Offensive against Daesh (IS)
Syria during 2015. There are several million people living in these areas. As evidence of its brutality, ISIS has released videos showing decapitation of hostages from US, Japan and other countries, sometimes by young executioners. It has been accused of killing numerous people belonging to non-Muslim minorities like Yazidis and Christians, and brutalities against women and others. IS has destroyed ancient monuments and relics of religious or cultural significance. It has won allegiance of some extremist groups in Libya, Nigeria and elsewhere. In fact, it claims allegiance of Muslims all over the world by virtue of being the Khilafat. However, no Muslim country has accepted this claim and all of them have strongly condemned the atrocities of IS.
It is notable that IS has attracted volunteers from countries in many parts of world, including US and European countries. According to statistics of a Western think tank, ISIS has 5,000 volunteers from Tunisia, 2,500 from Saudi Arabia, 2,400 from Russia, and 2,000 each from France and Jordan. There are said to be 500 recruits from Pakistan. Some of them are young men and women, attracted either by message of IS or having a personal revolutionary agenda of their own. Islamophobia in West is partially responsible for joining of IS by a number of Muslims in those countries.
Historically speaking, Islamist extremism has had several causes. Over the centuries, going back to the Khwarij who fought against Hazrat Ali (RA), there have been fundamentalist groups in Muslim societies, insisting on reestablishing ‘purity’ of the original Islamic model, by rejecting Email:firstname.lastname@example.org ‘corrupting influences’. The word ‘assassin’ traces its origin to the terrorist group of Hassan-I Sabah in the Middle Ages, who used assassins to kill leading Muslims of the day. Most such groups have exhibited a fanatical, self-righteous attitude and have sought to impose their narrow point of view by violent means.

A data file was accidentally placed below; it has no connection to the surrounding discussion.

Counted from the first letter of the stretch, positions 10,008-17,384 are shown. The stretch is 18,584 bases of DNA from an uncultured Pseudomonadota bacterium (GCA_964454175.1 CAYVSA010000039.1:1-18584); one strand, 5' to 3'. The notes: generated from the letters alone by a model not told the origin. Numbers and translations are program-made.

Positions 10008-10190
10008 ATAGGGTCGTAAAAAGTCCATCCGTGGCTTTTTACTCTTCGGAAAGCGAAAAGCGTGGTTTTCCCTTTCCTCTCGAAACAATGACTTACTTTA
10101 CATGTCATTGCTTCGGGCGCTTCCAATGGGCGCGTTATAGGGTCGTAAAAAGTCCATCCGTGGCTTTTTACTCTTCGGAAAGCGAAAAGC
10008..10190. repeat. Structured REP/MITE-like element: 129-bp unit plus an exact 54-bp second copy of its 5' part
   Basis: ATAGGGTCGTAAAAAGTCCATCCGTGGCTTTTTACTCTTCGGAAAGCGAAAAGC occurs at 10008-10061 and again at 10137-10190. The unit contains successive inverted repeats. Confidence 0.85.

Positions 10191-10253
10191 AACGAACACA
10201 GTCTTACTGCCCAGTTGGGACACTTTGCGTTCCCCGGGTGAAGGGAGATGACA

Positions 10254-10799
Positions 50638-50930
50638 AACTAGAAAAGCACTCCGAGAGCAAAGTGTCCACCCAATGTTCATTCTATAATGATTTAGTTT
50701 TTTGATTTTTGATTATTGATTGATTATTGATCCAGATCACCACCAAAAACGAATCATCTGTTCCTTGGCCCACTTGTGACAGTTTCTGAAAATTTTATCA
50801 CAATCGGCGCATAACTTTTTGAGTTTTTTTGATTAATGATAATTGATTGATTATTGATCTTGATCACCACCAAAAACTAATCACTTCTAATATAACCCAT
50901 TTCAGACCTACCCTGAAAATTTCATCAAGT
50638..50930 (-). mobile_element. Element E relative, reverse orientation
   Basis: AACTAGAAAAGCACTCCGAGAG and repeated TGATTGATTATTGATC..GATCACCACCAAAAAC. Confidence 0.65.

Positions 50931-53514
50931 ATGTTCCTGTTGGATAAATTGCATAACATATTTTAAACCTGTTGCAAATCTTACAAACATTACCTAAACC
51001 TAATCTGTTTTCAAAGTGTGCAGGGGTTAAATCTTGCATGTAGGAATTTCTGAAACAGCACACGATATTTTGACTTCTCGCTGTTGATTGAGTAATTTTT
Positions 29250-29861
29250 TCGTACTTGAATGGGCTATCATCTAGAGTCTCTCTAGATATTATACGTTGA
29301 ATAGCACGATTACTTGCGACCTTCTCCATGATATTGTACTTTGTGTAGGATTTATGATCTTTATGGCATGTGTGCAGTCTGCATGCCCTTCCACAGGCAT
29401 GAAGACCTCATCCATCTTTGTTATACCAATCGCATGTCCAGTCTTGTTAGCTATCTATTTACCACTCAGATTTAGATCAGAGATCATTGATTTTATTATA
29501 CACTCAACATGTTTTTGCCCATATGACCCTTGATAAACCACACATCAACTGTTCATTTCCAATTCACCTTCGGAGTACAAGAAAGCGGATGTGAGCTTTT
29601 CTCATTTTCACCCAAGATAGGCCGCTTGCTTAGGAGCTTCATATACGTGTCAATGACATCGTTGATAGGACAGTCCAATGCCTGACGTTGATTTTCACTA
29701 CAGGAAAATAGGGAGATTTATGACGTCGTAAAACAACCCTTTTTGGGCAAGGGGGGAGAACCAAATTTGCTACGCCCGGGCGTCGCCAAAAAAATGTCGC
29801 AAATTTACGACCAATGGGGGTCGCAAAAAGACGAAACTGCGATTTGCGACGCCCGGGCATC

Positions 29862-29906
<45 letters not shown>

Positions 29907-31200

Some extremist groups at the present time are Sunni Muslims inspired by Wahhabism, which emerged in 18th century Arabia and, its offshoot, the Salafi movement. Muslim Brotherhood (Ikhwan) in Egypt had some similar views. In the 1980s, the Afghan Jihad against the Soviet military occupation brought volunteers from Arab countries and elsewhere. The US, which was motivated by its anti-Soviet agenda, provided them military support and training. In this context, Pakistan became the main conduit. The end product was that thousands of Afghan Jihadists were radicalized and militarized. They have evolved into violent militant groups of various kinds in different countries. Al-Qaeda became the most prominent amongst them after 9/11. More recently, IS has emerged as the most violent of these militant groups.
The Mosul military offensive mainly involves Iraqi troops, backed by US military advisers, and the Iraqi Kurdish Peshmerga, with some support of other countries in the region and beyond, who see IS as an enemy and threat. The offensive has made slow but steady progress, partially because the ISIS fighters are well dug in and have planted explosives all over. They are highly-motivated and also have many suicide bombers in their ranks. Moreover, the situation is complicated because Mosul is a key city with a majority Arab, Sunni population. The Shia-led Iraqi government is wary that if Kurd forces get inside the city, they might seek to make it part of Kurdish territory. Turkey also has some historical claims to this area, which creates anxiety in Iraq. All of them are against IS but have mutual issues between them.
The Mosul offensive should succeed in the near future but IS will continue to control large areas. It is a beneficiary of the prolonged civil war in Syria in which regional and world powers have been supporting opposite sides. In the resultant chaos, IS has flourished, particularly in the less populated desert areas of Syria. Incidentally, many IS members were professional soldiers in Saddam’s army. There are also reports that IS has received financial and other help from wealthy supporters in Gulf States.
The more fundamental question is how to tackle the phenomenon of extremism in Muslim societies, which has led to emergence of IS and other militant groups. Apart from a desire to impose their fanatical version of Islam on other Muslims, such extremist groups have also fed on some external factors viz. the perception that Muslims have been denied their due rights, e.g. in Palestine, Kashmir, Chechnya, etc. Western backing for Israeli aggression against Arabs has outraged Muslim opinion. Also, in recent years, several Muslim countries have been the victim of aggression by non-Muslim states. Some Muslim groups are also reacting to Islamophobia in Western countries. A holistic approach has to be adopted to eradicate extremism in Muslim societies, to remove both its internal and external causes. — The writer served as Pakistan’s Ambassador to Saudi Arabia, the ex-Soviet Union, France, Nigeria and Libya.